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Religion or belief: a guide to the law

January 18, 2017

rabagttlThis guide is for employers across the private and public sectors.

It provides an overview of the protections offered by the Equality Act 2010 and the Human Rights Act 1998 of people with or without a religion or belief. It answers commonly asked questions such as what is indirect discrimination and can it ever be justified, and how much employers are expected to know about religion or belief in order to fulfil their legal obligations.


If you are a private sector employer carrying out public functions – for example, a security firm contracted by a public body to transport prisoners – then the Human Rights Act applies directly to you when carrying out those public functions. If you do not exercise public functions then the Act applies indirectly as the courts have to interpret UK laws to comply with Article 9 wherever possible. For example, when an employment tribunal is deciding whether a private sector employer has discriminated against an employee because of religion or belief, it will use Article 9 to help it decide how the Equality Act 2010 should apply to the case.

A belief need not include faith or worship of a god or gods, but it must affect how a person lives their life or perceives the world.

For a philosophical belief to be protected under the Act it must:

be genuinely held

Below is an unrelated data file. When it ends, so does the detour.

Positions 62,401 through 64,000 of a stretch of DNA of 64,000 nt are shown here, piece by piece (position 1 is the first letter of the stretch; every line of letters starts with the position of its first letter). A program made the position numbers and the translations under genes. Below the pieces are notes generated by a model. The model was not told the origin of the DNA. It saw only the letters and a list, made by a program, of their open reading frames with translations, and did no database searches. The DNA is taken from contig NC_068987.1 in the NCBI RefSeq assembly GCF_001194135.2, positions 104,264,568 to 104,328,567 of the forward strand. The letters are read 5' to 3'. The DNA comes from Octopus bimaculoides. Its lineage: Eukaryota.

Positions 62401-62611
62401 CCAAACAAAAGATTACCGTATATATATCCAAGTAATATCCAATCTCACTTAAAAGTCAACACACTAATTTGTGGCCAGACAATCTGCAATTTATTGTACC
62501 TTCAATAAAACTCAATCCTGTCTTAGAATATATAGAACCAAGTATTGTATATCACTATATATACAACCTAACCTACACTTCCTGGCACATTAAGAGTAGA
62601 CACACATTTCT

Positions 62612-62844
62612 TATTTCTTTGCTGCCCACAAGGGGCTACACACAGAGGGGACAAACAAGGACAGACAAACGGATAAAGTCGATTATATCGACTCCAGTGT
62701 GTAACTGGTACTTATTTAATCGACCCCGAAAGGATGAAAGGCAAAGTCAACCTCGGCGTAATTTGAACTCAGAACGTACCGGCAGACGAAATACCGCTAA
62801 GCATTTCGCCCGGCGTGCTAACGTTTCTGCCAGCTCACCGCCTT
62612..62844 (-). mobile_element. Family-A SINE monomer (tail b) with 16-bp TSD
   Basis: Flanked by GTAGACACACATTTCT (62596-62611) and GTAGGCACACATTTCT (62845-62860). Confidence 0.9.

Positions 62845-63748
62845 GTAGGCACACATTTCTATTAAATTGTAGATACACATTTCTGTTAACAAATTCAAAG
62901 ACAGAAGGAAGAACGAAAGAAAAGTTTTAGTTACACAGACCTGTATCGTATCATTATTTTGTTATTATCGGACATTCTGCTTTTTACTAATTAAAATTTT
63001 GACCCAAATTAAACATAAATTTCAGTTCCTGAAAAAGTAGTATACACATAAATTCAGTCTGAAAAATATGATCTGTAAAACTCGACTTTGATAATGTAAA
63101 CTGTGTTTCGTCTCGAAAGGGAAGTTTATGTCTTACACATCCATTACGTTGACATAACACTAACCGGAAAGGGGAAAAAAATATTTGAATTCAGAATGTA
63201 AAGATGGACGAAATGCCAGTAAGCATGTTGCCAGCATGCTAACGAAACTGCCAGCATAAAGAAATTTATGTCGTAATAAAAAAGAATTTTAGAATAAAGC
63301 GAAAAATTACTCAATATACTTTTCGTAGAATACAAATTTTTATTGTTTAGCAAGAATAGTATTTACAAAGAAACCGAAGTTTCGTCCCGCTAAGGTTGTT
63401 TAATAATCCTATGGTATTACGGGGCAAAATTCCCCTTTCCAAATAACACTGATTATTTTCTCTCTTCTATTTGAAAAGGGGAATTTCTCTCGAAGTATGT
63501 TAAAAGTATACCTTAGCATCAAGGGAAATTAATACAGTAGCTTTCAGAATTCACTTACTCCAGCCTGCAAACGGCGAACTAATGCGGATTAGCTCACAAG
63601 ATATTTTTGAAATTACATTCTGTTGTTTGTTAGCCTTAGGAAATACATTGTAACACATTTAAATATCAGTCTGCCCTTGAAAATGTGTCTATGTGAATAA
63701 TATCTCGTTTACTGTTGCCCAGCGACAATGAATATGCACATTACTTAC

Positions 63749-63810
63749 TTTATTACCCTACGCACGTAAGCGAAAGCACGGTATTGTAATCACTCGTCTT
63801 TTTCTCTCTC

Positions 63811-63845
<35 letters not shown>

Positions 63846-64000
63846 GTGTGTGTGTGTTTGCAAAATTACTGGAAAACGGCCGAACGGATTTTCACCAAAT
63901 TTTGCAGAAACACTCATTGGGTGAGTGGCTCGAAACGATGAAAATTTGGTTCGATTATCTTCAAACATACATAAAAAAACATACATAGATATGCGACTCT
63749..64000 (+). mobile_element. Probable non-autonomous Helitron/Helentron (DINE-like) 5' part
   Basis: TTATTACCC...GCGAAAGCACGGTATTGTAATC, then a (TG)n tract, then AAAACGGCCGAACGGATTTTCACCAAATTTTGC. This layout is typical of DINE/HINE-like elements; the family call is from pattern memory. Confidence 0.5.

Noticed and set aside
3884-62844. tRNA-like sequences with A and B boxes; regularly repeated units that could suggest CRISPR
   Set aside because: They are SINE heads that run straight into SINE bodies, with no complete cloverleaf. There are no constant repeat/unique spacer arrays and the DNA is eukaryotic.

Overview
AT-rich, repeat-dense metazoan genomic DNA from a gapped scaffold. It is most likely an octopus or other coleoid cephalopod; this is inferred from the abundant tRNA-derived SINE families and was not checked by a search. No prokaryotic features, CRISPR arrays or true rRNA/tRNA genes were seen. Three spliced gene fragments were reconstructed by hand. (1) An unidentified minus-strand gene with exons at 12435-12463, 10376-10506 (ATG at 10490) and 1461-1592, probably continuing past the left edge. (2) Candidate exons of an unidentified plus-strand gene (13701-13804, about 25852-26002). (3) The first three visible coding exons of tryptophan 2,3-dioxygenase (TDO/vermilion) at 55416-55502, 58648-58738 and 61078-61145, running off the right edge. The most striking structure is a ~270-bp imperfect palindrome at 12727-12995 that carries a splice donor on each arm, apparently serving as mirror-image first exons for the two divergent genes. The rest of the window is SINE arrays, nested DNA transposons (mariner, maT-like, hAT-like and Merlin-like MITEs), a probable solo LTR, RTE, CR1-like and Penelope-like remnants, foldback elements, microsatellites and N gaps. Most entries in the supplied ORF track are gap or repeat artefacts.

be a belief and not just an opinion or viewpoint based on the present state of information available

be about a weighty and substantial aspect of human life and behaviour

attain a certain level of cogency, seriousness, cohesion and importance, and

be worthy of respect in a democratic society, not incompatible with human dignity and not in conflict with fundamental rights of others. For example, Holocaust denial, or the belief in racial superiority are not protected.

Beliefs such as humanism, pacifism, vegetarianism and the belief in man-made climate change are all protected.

For example, an employer requires all employees to work on Sundays. An employee asks not to work on Sundays for religious reasons as this would disadvantage them and others who share their religion. In these circumstances the employer would need to consider:

the impact on the business if the rule is not applied to this employee (for example, work rotas may be flexible enough to allow employees to swap Sunday working for other shifts so there is no real impact on the business)

the impact on the employee’s colleagues, who may have to cover additional duties, and the costs, the effect on resource allocation and the other implications of agreeing to this request.

Are the harassment provisions in the Act relevant when delivering a service?

No. The harassment provisions in the Act do not apply to religion or belief in services or public functions. For example, a Muslim man visits his local takeaway regularly. Every time he goes in, one of the staff makes comments about him not eating pork. He finds this offensive and upsetting. As staff make the comment when delivering a service to him he would not be able to bring a claim of harassment under the Act. However, those comments are likely to amount to direct discrimination if he can show he was treated worse in the way the service was provided because of religion or belief.

It is online here

The full report is here

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